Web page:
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Devotion for the Nativity of Our Lord, Years A, B, and C (ILCW Lectionary)   1 comment

Above:  Annunciation to the Shepherds, by Rembrandt van Rijn

Image in the Public Domain

Divine Audacity

DECEMBER 24-25, 2022

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According to the Inter-Lutheran Commission on Worship (ILCW) Lectionary (1973), as contained in the Lutheran Book of Worship (1978) and Lutheran Worship (1982)

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First Service (Christmas Eve)

Isaiah 9:2-7

Psalm 96

Titus 2:11-14

Luke 2:1-20

Second Service (Christmas Dawn)

Isaiah 52:7-10

Psalm 97 (LBW) or Psalm 2 (LW)

Hebrews 1:1-9

John 1:1-14

Third Service (Christmas Day)

Isaiah 62:10-12

Psalm 98

Titus 3:4-7

Luke 2:1-20

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Almighty God, you made this holy night shine with the brightness of the true Light.

Grant that here on earth we may walk in the light of Jesus’ presence

and in the last day wake to the brightness of his glory;

through your only Son, Jesus Christ our Lord, who lives and reigns

with you and the Holy Spirit, one God, now and forever.  Amen.

Lutheran Book of Worship (1978), 14

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Almighty God, you have made yourself known in your Son, Jesus, redeemer of the world.

We pray that his birth as a human child will set us free from the old slavery of our sin;

through Jesus Christ our Lord, who lives and reigns with you and the Holy Spirit,

one God, now and forever.  Amen.

Lutheran Book of Worship (1978), 14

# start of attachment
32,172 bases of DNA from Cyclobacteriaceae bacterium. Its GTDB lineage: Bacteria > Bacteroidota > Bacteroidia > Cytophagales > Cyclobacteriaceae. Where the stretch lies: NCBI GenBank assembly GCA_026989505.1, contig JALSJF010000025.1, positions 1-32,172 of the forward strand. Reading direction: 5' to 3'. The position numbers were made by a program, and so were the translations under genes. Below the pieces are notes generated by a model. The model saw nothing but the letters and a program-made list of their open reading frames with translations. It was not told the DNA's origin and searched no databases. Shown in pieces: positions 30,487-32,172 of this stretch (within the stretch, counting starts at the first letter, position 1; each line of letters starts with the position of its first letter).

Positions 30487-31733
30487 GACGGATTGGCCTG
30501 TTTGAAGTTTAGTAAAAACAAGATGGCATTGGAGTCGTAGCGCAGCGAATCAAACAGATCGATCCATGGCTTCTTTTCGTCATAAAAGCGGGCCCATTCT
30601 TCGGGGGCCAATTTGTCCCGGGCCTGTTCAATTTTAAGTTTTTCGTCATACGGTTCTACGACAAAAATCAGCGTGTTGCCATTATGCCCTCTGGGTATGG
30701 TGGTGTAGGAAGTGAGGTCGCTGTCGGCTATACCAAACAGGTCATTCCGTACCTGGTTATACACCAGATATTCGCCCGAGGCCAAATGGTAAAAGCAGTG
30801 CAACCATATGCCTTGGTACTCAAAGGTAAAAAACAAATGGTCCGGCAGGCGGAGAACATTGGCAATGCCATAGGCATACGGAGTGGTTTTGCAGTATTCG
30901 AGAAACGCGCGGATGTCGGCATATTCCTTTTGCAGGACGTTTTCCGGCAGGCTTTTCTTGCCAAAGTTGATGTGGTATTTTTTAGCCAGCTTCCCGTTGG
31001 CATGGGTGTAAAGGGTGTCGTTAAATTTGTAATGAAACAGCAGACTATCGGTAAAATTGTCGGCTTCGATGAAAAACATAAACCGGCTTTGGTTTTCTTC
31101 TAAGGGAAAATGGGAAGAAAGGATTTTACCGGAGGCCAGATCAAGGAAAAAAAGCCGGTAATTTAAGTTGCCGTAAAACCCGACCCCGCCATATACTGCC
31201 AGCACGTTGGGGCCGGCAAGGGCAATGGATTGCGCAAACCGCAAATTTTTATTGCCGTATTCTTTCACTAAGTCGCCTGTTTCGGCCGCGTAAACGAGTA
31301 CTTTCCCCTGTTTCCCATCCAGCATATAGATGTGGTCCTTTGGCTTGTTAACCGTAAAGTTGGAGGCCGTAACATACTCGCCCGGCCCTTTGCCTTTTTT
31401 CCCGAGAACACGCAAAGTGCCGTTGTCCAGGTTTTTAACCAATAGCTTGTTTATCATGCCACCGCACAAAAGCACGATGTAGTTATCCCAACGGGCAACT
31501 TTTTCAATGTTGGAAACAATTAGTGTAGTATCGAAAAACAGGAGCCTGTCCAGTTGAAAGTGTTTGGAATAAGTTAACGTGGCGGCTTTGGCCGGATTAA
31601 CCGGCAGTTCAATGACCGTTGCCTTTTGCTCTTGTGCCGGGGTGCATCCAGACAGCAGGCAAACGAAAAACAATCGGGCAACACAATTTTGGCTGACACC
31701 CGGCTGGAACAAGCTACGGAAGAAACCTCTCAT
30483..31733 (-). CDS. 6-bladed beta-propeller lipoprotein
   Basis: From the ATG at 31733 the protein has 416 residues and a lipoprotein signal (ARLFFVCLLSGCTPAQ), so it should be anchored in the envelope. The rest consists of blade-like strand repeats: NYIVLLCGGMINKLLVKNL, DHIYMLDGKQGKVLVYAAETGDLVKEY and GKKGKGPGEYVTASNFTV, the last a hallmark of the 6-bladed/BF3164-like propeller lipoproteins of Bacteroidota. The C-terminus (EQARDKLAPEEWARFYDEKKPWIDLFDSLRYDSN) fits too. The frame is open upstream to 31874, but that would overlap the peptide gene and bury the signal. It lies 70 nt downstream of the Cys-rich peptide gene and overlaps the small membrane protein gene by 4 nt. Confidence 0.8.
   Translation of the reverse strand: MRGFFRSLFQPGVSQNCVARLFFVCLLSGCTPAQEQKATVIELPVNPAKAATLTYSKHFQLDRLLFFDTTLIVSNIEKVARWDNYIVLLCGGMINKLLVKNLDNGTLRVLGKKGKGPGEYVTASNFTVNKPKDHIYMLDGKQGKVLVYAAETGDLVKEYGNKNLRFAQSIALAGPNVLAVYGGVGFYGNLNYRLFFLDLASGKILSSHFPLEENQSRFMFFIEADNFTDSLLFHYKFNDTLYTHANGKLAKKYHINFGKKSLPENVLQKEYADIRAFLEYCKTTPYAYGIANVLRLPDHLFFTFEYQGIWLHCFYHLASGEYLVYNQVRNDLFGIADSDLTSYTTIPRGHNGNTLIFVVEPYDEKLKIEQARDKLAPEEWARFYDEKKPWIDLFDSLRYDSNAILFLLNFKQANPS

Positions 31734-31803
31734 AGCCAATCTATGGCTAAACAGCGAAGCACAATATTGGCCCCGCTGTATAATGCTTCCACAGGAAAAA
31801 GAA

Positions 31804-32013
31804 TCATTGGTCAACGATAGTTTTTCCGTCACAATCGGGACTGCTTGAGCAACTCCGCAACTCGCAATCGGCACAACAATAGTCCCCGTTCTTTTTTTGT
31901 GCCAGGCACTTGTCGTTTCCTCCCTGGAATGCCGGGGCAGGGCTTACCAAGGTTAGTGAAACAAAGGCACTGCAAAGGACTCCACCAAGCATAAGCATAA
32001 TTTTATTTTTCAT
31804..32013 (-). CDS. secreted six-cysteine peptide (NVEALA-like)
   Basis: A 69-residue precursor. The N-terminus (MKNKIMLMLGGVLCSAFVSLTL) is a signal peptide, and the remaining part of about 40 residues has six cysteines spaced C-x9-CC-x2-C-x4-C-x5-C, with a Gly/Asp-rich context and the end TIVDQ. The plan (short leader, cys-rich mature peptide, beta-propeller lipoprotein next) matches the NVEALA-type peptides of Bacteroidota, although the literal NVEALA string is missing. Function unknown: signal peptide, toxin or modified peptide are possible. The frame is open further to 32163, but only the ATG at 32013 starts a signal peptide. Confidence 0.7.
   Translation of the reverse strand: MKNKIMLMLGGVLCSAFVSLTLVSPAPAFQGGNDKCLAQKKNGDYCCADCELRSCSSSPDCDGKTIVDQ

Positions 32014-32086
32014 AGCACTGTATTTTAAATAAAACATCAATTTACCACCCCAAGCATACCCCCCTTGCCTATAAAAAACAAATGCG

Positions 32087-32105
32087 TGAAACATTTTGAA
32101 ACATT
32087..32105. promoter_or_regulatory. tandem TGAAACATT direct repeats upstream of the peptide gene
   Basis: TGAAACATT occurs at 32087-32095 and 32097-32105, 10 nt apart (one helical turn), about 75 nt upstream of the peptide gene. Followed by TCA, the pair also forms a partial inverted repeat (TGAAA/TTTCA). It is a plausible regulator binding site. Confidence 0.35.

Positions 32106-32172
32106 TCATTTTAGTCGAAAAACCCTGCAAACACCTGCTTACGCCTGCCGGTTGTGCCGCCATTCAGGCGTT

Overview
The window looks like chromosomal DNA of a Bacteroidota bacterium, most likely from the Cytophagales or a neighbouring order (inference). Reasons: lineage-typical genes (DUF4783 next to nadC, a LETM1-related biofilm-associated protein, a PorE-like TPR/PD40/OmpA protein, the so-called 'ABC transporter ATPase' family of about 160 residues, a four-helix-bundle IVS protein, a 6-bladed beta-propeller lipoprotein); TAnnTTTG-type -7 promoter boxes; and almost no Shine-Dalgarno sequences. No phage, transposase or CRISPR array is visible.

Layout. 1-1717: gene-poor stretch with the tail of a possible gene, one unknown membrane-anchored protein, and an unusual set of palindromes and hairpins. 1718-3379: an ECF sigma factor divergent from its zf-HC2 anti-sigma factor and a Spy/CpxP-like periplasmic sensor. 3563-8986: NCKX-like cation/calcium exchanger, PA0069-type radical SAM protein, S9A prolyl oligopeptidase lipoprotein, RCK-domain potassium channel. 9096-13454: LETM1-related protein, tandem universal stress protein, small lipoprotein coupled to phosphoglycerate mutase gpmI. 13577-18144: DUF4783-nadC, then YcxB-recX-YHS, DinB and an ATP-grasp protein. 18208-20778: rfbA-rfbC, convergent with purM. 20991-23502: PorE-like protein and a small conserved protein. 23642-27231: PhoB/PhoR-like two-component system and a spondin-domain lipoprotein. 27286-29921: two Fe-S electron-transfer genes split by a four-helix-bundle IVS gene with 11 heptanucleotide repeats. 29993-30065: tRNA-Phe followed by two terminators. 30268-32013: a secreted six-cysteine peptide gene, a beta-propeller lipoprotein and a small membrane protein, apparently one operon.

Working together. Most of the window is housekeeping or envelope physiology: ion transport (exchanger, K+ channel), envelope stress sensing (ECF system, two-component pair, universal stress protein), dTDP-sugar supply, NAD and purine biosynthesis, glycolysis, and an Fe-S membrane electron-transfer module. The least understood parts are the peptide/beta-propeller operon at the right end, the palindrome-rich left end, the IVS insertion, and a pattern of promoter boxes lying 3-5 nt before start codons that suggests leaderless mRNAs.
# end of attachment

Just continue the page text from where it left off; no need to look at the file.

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O God, as you make us glad by the yearly festival of the birth of your only-begotten Son Jesus Christ,

grant that we, who joyfully receive him as our Redeemer,

may with sure confidence behold him when he comes to be our judge;

who lives and reigns with you and the Holy Spirit, now and forever.  Amen.

Lutheran Worship (1982), 16

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The Christian observance of Christmas began in the West, in the 300s.  At Rome, by 336, December 25 had become the beginning of the church year.  Pope St. Gregory I “the Great” (d. 604) wrote of three Christmas Masses–at St. Mary Major, at midnight; at St. Anastasia’s Church, at dawn; and at St. Peter’s, during the day.

Luke 2:1-20 is not historical.  I, as a student of history, cannot refute the evidence for this conclusion.  However, I embrace the prose poetry of Luke 2:1-20, for it speaks of a great truth:  Jesus, not the Emperor Augustus, was the Son of God and the savior of the world, regardless of what the Roman government and coinage claimed.

I have the sources and background to parce all the assigned readings.  Yet I choose not to do so in this post.  Instead, O reader, I invite you to frolic in divine audacity, evident in the incarnation of the Second Person of the Trinity as a baby (however that worked).  I invite you, O reader, to frolic in divine audacity, which continues to influence lives and societies for the better.  I also invite you, O reader, to frolic in the mystery of divine love, to feel comfortable leaving the mystery mysterious, and to respond favorably to God daily, in gratitude.

Merry Christmas!

KENNETH RANDOLPH TAYLOR

JANUARY 9, 2022 COMMON ERA

THE FIRST SUNDAY AFTER THE EPIPHANY:  THE BAPTISM OF OUR LORD JESUS CHRIST, YEAR C

THE FEAST OF JULIA CHESTER EMERY, UPHOLDER OF MISSIONS

THE FEAST OF EMILY GREENE BALCH, U.S. QUAKER SOCIOLOGIST, ECONOMIST, AND PEACE ACTIVIST

THE FEAST OF GENE M. TUCKER, UNITED METHODIST MINISTER AND BIBLICAL SCHOLAR

THE FEAST OF JOHANN JOZEF IGNAZ VON DÖLLINGER, DISSDENT AND EXCOMMUNICATED GERMAN ROMAN CATHOLIC PRIEST, THEOLOGIAN, AND HISTORIAN

THE FEAST OF SAINT PHILIP II OF MOSCOW, METROPOLITAN OF MOSCOW AND ALL RUSSIA, AND MARTYR, 1569

THE FEAST OF THOMAS CURTIS CLARK, U.S. DISCIPLES OF CHRIST EVANGELIST, POET, AND HYMN WRITER

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Link to the corresponding post at BLOGA THEOLOGICA